- On June 4, Ford’s counsel asked for Bates numbers.
- On June 23, plaintiffs’ counsel responded, expanded on the confidentiality argument, and said it “will begin passing them out to any and everyone that is interested”
- In July, plaintiffs’ counsel asked: “what’s the word . . . on confidentiality?”
- The next day, Ford’s counsel withdrew its designations as to some documents, said it was “evaluating your claims” as to others, and “expects you to abide by the terms of the Protective Orders in the meantime”
- Plaintiffs’ counsel responded: “I gave Ford adequate time. I am sending the materials out. Thanks for trying.” (He did not specify what “materials”)
- On February 22, 2005, plaintiffs’ counsel asked for an update on the “confidentiality issue”
- On March 8, 2005, Ford responded that “in the spirit of cooperation” it would “officially de-designate from the Protective Order” specified other documents.
In 2012, documents surfaced in other litigation that Ford had produced pursuant to the above protective order; while the opinion does not specify what they were, it seems clear that they were documents which Ford had not formally “de-designated.” Ford moved to enforce the protective order and the district court agreed, finding no “clear written notice . . . challenging the confidential designation of these documents.”
On appeal, plaintiffs argued that the 15-day period ran from the first email, and Ford thus waived its designations by not moving for protection. The Fifth Circuit disagreed, finding the protective order ambiguous on this issue, and stating: “This interpretation may well be the better reading without more, but the parties understanding of these agreed orders bears upon the interpretation, and the actions of both parties strongly suggest” otherwise, noting the lengthy dialogue between the parties. Noting that “[a]lthough on de novo review a different outcome may obtain,” the Court found the district court’s conclusion that no waiver occurred to not be clearly erroneous.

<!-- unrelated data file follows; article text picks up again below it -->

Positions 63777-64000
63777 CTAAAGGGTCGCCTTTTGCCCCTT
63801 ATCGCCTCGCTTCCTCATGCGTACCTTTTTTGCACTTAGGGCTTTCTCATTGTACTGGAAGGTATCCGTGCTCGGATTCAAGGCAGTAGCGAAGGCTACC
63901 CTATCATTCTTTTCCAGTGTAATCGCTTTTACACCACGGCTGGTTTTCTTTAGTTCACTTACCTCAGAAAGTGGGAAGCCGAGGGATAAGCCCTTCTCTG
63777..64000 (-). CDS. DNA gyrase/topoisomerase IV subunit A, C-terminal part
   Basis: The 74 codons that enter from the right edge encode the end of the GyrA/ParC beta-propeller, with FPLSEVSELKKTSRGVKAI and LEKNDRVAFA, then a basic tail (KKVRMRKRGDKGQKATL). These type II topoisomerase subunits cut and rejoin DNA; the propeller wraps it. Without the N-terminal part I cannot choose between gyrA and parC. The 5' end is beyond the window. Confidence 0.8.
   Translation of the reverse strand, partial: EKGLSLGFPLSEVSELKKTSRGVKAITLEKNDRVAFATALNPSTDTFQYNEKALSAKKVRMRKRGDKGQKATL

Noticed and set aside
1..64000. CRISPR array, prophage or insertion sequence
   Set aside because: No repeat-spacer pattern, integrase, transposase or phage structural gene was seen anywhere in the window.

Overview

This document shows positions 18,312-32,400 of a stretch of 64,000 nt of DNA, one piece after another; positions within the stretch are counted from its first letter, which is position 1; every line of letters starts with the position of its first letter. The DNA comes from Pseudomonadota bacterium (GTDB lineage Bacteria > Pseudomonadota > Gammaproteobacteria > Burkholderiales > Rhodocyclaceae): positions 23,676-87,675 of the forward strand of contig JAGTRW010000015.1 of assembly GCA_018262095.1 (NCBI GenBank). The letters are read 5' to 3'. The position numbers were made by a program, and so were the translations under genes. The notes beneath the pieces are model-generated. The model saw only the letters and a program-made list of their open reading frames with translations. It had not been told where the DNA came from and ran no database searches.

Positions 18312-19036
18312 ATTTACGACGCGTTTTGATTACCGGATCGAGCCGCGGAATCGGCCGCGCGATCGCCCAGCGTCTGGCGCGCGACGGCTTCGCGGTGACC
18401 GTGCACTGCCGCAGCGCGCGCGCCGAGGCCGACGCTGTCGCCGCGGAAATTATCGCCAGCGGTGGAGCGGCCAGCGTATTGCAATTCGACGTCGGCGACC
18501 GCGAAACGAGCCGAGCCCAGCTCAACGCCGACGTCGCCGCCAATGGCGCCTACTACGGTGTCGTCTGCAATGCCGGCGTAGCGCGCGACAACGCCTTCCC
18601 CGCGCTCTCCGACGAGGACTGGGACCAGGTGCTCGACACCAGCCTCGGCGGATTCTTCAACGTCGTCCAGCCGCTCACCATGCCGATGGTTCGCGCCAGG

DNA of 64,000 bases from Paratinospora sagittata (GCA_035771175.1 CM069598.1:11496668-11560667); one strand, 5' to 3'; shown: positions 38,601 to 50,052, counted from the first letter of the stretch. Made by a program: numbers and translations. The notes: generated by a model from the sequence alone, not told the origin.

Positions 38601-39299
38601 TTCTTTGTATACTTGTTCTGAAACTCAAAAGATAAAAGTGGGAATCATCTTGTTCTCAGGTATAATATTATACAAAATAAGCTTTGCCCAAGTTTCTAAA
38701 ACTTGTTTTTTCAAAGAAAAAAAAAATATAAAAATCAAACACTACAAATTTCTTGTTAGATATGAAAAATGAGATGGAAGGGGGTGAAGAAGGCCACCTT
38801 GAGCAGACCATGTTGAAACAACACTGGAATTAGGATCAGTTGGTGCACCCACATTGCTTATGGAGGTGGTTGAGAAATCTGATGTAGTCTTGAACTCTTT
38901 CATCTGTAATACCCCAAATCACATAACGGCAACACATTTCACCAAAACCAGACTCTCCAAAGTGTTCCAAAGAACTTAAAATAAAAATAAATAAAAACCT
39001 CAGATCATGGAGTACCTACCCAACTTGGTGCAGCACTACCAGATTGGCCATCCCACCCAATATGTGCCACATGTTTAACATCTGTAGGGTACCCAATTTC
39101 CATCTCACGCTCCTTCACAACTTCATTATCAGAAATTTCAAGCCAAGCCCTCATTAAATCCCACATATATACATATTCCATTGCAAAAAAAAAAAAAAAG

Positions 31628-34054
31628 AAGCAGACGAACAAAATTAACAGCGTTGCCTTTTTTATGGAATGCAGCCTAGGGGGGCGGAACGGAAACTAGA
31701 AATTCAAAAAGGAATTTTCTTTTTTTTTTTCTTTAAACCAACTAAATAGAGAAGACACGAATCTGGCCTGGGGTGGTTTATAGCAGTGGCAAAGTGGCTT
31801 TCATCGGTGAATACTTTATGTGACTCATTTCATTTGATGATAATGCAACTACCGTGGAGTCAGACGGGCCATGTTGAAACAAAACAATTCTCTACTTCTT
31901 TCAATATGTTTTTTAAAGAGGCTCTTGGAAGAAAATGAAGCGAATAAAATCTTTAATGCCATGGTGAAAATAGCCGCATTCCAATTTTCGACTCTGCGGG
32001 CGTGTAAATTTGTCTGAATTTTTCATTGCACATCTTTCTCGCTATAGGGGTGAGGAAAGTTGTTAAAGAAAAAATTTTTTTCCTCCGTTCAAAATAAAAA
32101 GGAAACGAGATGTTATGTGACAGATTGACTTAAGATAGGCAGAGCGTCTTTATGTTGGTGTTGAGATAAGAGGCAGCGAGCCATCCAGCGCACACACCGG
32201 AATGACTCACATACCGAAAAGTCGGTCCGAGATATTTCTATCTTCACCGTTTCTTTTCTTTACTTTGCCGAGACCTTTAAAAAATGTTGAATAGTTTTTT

A dissent, among other arguments, noted that (1) the 15-day provision only requires that confidentiality be “in dispute,” (2) Ford drafted the agreement so any ambiguity should be construed against it, and (3) Ford had the burden to establish confidentiality. The dissent concluded the majority opinion undermined “efficient resolution of discovery disputes” by allowing “Ford . . . to undermine this purpose through vague, non-responsive answers.”
Ayala was killed by a propane heater explosion; his estate sued the manufacturer for damages. Ayala v. Enerco Group, 13-30532 (May 28, 2014, unpublished). Ayala’s wife testified that he was generally careful with the heater, although she did not observe him at the time of the accident. An expert identified several possible defects with the heater, but: “[There was no evidence to suggest the Ayalas’ heater itself was defective. He did not perform a structural analysis of the Mr. Heater or destructive testing of an example unit. His conclusions supporting that there could be a leak were based solely on the nature of the item itself. McPhate also admitted that he could not rule out other potential sources of a propane leak other than a defect in the heater, such as a faulty propane bottle or a failure by Mr. Ayala to secure the valve properly on the heater.” Accordingly, the estate’s claims failed. A sanctions award against the plaintiff’s counsel under 28 U.S.C. § 1927 for filing a second lawsuit was reversed because that filing did not show a “persistent” pattern of vexatious litigation as required by that statute.
Two cases warn against skipping foundational steps (or “not showing your work”):